In 2014, a sleep-deprived Wal-Mart truck driver caused a six car crash that left the SNL alum Tracy Morgan in critical condition in the ICU. Now, Morgan's upcoming Netflix special Staying Alive will be his latest way of finding humor in that near-death experience. "It was a serious incident," the 30 Rock star tells a group of reporters at Netflix’s summer press junket. "But like every other thing that ever happened to me in my life, I tried to turn it good with the gift that God gave me, which is my sense of humor. I injected my sense of humor into that."
Of course, it also helped that crafting new material out of something truly terrible that had happened aligned with the comedian's belief that comedy is an art form that is based on life rather than on developing new material while constantly touring. Which makes sense. If you're not a comedian yourself, you're not going to find the meta-stylings of a comic riffing about the process of writing comedy or performing it all that engaging.
That's why Morgan suggests all comedians require time away from the stage because it makes the humor a person brings to subjects that much sharper — which is something he can obviously speak to personally. "You gotta go through ups and downs to have sh*t to talk about on stage," he says. "You can’t just stay on the stage. Who does that? Not real stand ups... You go through something, so you got something to talk about."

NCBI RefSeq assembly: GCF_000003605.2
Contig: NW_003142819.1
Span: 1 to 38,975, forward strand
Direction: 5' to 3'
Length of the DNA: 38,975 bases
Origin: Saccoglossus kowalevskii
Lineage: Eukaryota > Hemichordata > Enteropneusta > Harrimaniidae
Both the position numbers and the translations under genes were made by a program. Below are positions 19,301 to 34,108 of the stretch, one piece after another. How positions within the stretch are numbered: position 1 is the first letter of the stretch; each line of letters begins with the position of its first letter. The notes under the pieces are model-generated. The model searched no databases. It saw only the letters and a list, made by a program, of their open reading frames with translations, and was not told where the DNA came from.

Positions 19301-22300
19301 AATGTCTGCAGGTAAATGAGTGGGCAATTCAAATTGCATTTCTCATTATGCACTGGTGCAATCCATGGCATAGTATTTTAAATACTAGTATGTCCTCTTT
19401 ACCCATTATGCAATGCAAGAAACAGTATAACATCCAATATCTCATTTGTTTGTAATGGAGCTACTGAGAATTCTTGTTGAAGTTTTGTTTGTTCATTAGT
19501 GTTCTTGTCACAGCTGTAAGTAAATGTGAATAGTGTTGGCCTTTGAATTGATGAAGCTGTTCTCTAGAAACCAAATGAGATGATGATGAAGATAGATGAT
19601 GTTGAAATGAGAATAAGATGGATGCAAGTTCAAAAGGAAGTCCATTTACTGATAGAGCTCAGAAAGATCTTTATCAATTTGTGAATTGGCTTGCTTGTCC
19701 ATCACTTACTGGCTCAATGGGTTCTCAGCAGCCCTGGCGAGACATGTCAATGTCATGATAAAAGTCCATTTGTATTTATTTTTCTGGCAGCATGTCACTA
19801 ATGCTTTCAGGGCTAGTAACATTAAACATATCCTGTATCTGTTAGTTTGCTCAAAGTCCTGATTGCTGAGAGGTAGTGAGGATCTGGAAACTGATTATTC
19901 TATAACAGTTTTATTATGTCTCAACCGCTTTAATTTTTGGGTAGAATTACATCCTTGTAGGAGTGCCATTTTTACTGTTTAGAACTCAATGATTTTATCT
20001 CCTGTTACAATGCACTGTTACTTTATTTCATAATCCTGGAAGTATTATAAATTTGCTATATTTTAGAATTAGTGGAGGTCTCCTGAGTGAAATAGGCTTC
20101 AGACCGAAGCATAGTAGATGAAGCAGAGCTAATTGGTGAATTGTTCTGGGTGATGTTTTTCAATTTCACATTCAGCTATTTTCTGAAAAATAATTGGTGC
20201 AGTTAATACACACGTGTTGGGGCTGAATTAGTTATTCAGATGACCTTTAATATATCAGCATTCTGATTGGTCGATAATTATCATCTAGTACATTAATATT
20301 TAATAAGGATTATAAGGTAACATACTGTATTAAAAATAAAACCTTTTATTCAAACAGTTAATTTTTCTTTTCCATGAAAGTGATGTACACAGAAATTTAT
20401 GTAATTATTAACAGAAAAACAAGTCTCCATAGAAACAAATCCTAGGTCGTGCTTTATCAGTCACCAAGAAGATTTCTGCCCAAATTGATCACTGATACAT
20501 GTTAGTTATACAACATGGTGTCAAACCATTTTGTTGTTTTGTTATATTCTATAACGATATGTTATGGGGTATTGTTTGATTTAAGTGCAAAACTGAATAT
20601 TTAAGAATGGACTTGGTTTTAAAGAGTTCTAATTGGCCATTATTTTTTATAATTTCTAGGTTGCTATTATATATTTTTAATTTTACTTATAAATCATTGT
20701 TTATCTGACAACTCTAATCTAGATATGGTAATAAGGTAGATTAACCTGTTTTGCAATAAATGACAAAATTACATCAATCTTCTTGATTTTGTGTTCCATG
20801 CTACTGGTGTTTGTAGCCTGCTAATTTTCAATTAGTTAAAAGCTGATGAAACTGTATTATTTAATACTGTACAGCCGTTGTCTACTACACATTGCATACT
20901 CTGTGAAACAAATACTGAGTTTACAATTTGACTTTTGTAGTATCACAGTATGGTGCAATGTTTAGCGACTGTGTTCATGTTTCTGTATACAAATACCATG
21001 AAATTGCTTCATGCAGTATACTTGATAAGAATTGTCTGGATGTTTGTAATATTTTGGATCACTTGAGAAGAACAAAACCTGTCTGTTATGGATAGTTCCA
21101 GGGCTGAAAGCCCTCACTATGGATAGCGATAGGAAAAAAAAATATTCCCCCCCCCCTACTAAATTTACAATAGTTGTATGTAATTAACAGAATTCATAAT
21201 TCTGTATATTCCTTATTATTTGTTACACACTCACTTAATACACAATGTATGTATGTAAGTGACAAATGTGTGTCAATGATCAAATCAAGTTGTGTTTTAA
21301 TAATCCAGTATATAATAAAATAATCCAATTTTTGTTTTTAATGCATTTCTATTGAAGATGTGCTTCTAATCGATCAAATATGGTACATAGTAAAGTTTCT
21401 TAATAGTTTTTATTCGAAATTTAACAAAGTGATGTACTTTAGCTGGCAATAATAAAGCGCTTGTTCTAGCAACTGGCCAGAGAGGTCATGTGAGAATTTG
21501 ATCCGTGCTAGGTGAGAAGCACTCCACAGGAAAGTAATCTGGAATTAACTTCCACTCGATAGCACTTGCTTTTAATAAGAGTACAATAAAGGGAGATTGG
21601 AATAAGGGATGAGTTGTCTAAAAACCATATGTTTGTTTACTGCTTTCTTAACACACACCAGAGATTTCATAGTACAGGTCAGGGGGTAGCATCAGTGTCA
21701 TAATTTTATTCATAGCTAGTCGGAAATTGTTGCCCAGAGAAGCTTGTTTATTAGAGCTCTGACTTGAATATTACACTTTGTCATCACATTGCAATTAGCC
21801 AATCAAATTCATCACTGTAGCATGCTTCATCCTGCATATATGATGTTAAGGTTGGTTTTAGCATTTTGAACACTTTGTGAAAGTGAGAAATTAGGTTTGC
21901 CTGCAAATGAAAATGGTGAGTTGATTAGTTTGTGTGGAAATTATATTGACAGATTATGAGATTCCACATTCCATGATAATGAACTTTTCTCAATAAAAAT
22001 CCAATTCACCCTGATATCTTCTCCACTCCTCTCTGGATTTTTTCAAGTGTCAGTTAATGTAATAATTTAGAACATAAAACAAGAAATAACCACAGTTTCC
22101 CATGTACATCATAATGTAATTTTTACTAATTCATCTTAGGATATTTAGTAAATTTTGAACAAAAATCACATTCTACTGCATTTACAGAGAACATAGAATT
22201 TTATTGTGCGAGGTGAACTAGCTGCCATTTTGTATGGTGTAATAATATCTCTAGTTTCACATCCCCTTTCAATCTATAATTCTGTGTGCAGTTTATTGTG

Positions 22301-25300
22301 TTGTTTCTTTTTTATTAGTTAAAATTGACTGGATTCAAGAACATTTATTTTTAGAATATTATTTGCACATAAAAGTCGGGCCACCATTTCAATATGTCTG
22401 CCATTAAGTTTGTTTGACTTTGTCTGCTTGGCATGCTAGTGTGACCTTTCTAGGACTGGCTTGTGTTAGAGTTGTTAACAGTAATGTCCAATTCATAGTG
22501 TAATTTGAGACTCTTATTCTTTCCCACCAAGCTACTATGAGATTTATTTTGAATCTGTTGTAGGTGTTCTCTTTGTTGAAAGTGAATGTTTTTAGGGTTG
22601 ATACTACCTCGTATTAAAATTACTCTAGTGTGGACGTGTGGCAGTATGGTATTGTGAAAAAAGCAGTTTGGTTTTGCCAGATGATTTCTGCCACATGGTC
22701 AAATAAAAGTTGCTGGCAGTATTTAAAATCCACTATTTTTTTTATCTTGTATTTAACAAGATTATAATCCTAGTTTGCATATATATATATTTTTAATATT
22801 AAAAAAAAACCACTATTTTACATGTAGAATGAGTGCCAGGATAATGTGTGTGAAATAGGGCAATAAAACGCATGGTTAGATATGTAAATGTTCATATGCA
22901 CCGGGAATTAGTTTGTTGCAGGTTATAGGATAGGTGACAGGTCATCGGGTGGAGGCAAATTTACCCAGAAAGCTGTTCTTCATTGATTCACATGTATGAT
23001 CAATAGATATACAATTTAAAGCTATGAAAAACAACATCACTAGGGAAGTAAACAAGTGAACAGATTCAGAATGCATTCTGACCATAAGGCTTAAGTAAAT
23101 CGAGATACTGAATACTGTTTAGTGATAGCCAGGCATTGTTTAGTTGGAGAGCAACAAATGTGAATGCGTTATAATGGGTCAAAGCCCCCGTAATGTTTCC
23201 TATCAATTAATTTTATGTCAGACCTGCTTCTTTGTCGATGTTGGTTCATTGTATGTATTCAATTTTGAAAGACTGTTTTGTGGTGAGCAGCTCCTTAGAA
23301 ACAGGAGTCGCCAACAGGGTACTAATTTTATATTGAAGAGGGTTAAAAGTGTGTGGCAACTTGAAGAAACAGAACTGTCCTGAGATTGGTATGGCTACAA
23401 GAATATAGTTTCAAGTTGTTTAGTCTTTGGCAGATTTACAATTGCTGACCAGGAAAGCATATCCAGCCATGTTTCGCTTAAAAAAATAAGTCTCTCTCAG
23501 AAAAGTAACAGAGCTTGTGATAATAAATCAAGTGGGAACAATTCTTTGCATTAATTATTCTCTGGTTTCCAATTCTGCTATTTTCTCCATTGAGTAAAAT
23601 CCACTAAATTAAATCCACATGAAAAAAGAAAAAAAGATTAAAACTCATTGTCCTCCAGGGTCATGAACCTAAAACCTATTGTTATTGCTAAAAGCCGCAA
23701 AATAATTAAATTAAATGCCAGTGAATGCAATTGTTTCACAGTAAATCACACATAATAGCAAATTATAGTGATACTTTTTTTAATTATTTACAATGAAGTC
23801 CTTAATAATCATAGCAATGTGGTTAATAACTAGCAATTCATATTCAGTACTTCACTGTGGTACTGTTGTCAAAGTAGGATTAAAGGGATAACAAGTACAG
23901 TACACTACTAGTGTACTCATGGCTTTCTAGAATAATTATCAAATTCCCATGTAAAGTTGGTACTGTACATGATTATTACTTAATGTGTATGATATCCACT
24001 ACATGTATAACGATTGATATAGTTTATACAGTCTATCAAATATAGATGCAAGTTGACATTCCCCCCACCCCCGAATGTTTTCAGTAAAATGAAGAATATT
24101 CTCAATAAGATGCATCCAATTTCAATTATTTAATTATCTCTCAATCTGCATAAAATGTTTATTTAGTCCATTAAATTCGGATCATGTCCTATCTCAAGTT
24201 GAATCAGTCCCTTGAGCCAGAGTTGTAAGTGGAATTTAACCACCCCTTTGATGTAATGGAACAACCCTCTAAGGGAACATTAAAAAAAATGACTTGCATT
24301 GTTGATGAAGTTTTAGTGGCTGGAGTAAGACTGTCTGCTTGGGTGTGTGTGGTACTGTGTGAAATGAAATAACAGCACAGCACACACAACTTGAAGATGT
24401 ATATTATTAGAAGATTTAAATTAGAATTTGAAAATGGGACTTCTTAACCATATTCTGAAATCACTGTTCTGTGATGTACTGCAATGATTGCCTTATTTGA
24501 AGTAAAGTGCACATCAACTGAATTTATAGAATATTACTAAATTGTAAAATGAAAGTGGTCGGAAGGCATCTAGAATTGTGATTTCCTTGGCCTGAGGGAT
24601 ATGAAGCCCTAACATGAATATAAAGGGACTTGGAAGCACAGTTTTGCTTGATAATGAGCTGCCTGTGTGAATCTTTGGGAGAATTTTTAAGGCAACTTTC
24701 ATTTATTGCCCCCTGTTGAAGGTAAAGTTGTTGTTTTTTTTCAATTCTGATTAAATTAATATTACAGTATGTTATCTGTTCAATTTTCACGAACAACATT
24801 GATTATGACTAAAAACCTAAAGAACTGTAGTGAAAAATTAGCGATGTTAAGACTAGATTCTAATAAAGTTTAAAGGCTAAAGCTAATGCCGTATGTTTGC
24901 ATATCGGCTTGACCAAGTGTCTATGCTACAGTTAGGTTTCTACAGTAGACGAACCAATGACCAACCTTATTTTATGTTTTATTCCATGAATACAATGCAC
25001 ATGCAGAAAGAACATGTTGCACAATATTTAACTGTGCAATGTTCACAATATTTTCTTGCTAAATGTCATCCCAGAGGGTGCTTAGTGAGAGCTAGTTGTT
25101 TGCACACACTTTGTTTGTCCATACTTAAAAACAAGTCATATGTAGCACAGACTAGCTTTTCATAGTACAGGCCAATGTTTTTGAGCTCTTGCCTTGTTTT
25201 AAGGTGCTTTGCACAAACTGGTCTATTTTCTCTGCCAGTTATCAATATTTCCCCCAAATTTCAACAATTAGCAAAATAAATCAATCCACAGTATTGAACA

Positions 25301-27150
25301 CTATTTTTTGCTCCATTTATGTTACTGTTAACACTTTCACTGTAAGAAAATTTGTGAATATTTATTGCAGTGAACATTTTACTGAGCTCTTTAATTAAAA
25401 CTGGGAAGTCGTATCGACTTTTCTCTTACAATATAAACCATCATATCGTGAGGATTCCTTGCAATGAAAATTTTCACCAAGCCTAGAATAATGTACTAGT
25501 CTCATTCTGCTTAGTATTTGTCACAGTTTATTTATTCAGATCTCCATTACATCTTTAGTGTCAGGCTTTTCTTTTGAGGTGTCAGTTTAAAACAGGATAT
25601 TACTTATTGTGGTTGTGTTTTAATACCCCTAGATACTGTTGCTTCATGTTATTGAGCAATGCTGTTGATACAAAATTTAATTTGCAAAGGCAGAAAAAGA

If, at this point, you're wondering if this is a theory that other comedians subscribe to, Morgan then proves the wisdom of his recommendation by referring to one of the most famous sketches in U.S. comedy history. The Richard Pryor set also uses a dark, painful topic and metamorphoses it into humor, which Morgan appreciates:
"I'm not Bugs Bunny, I’m going to talk about truth in mine. That’s what Richard [Pryor] taught me: truth. We’re scared of the truth. Richard didn’t just tell you he did cocaine. He told you where he bought it from, he told you... how much they wanted a gram. That was Rich. You know why we loved him? Because he was honest. And I’ll always be honest with y’all, my audience."
So, if you're looking for comedy that isn't just played for escapist entertainment, but that forces its audience to confront the darkest, most dangerous element of our life — our proximity to mortality — Staying Alive could be exactly what you're looking for. If not, well, at least it's helping Morgan deal with his own demons, and that alone makes it worthwhile.